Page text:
Ukraine: Putin’s plans for winter discussed by analyst
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Ukraine’s capital Kyiv has an emergency evacuation plan amid fears that Russian missile strikes could completely disconnect the city from the energy grid and spark a total blackout, but a Ukrainian expert has told Express.co.uk that this backup plan is an unlikely scenario that it can defend against. Kyiv’s mayor Vitaliy Klitschko, also a former boxer, has warned the city’s three million residents that they should be ready to pack up and leave in the event that fresh Russian strikes leave the city in a total blackout.
It comes after Russian President Vladimir Putin’s brutal barrage of strikes in recent weeks hit 40 percent of the country’s critical energy infrastructure, forcing multiple regions, including Kyiv, to conduct rolling blackouts to balance the grid which operators make repairs.
Mr Klitschko has called Russia’s deliberate attacks on energy infrastructure “terrorism” and “genocide”. He said Putin “doesn’t need us Ukrainians. He needs territory, he needs Ukraine without us”, adding that this is “why everything that is happening now [strikes on infrastructure] is genocide. His task is for us to die, to freeze, or to make us flee our land so that he can have it”.
Now, the capital’s mayor has urged citizens to prepare for different scenarios but has ensured that he is doing “everything” to keep the power running. However, under the “worst-case scenario”, Mr Klitchko advises that residents arrange to stay with friends or relatives who live in the suburbs and still have water and power if the energy supply to Kyiv is lost.
But according to Pavlo Kukhta, an energy expert and former advisor to Ukrainian President Volodymyr Zelensky, Putin will need to up the ante if he is to cause enough damage to warrant this response.
Speaking exclusively to Express.co.uk, Mr Kukhta said: “I don’t expect it to become that bad. The Russians may be attacking the energy system of Ukraine, but the energy system in Ukraine is rather resilient as it was designed that way.
“These missiles (which Russia is using) are destructive but they are not the heaviest bombs, as long as they keep on using conventional missiles and drones, Russia’s means of damaging energy systems are limited.”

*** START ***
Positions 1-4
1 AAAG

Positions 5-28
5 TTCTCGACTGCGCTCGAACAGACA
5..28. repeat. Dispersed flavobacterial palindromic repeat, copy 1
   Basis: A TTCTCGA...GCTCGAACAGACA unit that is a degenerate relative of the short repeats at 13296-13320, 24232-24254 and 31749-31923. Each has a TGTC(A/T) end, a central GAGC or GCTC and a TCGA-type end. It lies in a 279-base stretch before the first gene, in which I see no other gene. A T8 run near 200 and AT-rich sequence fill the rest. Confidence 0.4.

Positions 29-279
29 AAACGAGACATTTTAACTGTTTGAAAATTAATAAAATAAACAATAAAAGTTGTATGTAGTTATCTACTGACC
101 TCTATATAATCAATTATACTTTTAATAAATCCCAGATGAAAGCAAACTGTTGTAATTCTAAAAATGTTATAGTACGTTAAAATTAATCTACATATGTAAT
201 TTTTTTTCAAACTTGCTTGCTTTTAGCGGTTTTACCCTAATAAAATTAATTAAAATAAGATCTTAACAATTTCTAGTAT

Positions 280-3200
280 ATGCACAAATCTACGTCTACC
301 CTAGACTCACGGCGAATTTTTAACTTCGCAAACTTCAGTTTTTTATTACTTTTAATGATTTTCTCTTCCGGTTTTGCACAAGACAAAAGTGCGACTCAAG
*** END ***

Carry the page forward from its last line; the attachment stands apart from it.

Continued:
“The gas network is pretty safe, in my opinion, as long as these are the kinds of weapons that are used. As far as water supplies in the city go, the critical infrastructure consists of pretty robust facilities too. War is unpredictable but is hard to destroy such facilities with the kinds of weapons the Russians are using.”
However, while he thought it an unlikely scenario, Mr Kukhta did say that the emergency evacuation is completely out of the question.
He said: “A lot of this depends on luck. For instance, I know cases where the Russians hit distribution stations but have not damaged any critical devices, meaning the station can get back up and running again within several hours. But there are also cases where the Russians do damage critical devices and it does take a long time to replace these – so there is also an element of luck with this.
And the Kyiv resident that locals are still going about their business as usual, despite the scheduled blackouts which can last for hours at a time.
Mr Kukhta told Express.co.uk: “People are ok, they will continue living their lives as there is not much they can do. Today was relatively ok. There were several hours without electricity, then it came back up. It will go down again at least in my part of town.
“It is unpleasant, but I wouldn’t want people to get used to this because it just puts them in survival mode and psychologically this is not good. There is nothing good about this but it will not be the death of the city.”
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He also said the Ukrainian army needs to stay vigilant and needs the required weapons to counter Russian threats – namely air defence systems. The West lept to Ukraine’s assistance and sent over air defence systems soon after the initial barrage of Russian missile and drone strikes rained down on at least 10 regions last month.
On Monday, for instance, Ukrainian Defence Minister Oleksii Rezniko announced that the US’ NASAMS arrived in the country, which he said would “significantly strengthen” its armed forces.
Mr Kukhta said it is weapons like these that should help to stave off an evacuation if all goes to plan. He said: “The most effective thing to counter this is air defence. If Ukrainian air defences have enough assets to counter Russian missile strikes, that is the most efficient way of dealing with it.
“The second most important thing is doing repairs quickly. But it is easier to avoid the damage than repair it because these are complex devices, they need to be replaced and there are all sorts of problems.”
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